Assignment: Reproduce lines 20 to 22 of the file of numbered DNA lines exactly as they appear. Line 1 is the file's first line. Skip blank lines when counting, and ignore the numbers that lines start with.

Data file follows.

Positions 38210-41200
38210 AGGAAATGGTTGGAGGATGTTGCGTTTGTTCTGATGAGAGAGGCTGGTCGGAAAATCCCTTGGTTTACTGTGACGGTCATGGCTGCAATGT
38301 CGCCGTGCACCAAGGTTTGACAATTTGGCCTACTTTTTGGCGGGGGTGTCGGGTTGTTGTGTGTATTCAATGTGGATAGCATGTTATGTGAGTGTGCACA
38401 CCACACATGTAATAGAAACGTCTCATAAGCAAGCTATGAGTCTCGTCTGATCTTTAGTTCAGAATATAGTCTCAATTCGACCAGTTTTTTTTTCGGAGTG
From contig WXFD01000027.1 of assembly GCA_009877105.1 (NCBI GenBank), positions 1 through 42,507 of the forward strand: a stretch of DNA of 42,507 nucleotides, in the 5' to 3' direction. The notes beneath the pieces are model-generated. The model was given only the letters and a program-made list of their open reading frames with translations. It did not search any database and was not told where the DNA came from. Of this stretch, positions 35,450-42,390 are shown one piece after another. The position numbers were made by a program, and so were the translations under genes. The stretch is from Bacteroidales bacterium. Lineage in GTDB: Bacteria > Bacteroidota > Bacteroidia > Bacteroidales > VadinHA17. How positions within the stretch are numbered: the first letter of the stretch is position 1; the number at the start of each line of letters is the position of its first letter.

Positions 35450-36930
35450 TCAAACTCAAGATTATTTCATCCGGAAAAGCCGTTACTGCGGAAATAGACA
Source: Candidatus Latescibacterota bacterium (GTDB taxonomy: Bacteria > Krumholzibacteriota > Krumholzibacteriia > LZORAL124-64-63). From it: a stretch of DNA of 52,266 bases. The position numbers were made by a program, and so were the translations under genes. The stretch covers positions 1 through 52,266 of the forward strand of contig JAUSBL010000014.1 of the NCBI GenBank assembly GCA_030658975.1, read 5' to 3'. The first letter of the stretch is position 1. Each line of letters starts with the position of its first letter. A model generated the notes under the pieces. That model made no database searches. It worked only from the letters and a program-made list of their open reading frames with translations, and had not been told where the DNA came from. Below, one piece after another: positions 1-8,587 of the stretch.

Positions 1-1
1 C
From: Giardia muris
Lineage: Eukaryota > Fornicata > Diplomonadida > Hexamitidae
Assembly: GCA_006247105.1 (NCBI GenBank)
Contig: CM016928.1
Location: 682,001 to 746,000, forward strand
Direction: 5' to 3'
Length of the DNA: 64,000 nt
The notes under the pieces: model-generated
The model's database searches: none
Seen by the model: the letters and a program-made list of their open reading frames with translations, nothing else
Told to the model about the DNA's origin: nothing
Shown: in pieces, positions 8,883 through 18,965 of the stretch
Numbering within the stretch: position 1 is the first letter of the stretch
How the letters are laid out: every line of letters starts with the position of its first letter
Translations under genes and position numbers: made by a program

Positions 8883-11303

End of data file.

Seen by the model: the letters and a program-made list of their open reading frames with translations, nothing else
Told to the model about the DNA's origin: nothing
Shown: in pieces, positions 8,883 through 18,965 of the stretch